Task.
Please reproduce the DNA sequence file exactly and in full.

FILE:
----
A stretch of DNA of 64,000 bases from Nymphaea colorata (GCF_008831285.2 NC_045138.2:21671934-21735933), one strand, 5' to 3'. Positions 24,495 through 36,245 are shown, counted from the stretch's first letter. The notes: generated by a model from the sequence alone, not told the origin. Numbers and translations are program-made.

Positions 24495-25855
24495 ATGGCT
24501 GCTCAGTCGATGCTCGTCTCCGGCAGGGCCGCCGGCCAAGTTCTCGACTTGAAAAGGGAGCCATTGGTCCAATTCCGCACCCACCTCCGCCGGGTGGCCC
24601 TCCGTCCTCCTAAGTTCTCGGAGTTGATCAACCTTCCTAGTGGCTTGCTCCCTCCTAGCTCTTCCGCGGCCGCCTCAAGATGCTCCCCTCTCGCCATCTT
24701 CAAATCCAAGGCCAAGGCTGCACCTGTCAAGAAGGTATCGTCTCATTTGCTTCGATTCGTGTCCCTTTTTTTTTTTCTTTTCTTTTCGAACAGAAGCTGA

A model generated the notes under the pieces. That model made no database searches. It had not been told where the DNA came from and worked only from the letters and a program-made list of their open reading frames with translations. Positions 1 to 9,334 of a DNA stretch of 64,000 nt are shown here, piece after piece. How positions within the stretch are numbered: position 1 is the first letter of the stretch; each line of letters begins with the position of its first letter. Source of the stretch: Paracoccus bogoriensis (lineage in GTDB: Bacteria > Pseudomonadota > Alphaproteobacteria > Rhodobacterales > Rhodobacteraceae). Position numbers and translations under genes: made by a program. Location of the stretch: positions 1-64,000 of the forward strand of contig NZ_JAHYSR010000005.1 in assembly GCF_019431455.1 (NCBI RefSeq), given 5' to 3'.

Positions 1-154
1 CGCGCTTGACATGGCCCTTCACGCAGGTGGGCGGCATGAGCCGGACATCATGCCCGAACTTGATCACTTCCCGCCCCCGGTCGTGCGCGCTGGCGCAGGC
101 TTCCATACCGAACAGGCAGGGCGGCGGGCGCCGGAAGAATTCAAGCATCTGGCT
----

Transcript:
A stretch of DNA of 64,000 bases from Nymphaea colorata (GCF_008831285.2 NC_045138.2:21671934-21735933), one strand, 5' to 3'. Positions 24,495 through 36,245 are shown, counted from the stretch's first letter. The notes: generated by a model from the sequence alone, not told the origin. Numbers and translations are program-made.

Positions 24495-25855
24495 ATGGCT
24501 GCTCAGTCGATGCTCGTCTCCGGCAGGGCCGCCGGCCAAGTTCTCGACTTGAAAAGGGAGCCATTGGTCCAATTCCGCACCCACCTCCGCCGGGTGGCCC
24601 TCCGTCCTCCTAAGTTCTCGGAGTTGATCAACCTTCCTAGTGGCTTGCTCCCTCCTAGCTCTTCCGCGGCCGCCTCAAGATGCTCCCCTCTCGCCATCTT
24701 CAAATCCAAGGCCAAGGCTGCACCTGTCAAGAAGGTATCGTCTCATTTGCTTCGATTCGTGTCCCTTTTTTTTTTTCTTTTCTTTTCGAACAGAAGCTGA

A model generated the notes under the pieces. That model made no database searches. It had not been told where the DNA came from and worked only from the letters and a program-made list of their open reading frames with translations. Positions 1 to 9,334 of a DNA stretch of 64,000 nt are shown here, piece after piece. How positions within the stretch are numbered: position 1 is the first letter of the stretch; each line of letters begins with the position of its first letter. Source of the stretch: Paracoccus bogoriensis (lineage in GTDB: Bacteria > Pseudomonadota > Alphaproteobacteria > Rhodobacterales > Rhodobacteraceae). Position numbers and translations under genes: made by a program. Location of the stretch: positions 1-64,000 of the forward strand of contig NZ_JAHYSR010000005.1 in assembly GCF_019431455.1 (NCBI RefSeq), given 5' to 3'.

Positions 1-154
1 CGCGCTTGACATGGCCCTTCACGCAGGTGGGCGGCATGAGCCGGACATCATGCCCGAACTTGATCACTTCCCGCCCCCGGTCGTGCGCGCTGGCGCAGGC
101 TTCCATACCGAACAGGCAGGGCGGCGGGCGCCGGAAGAATTCAAGCATCTGGCT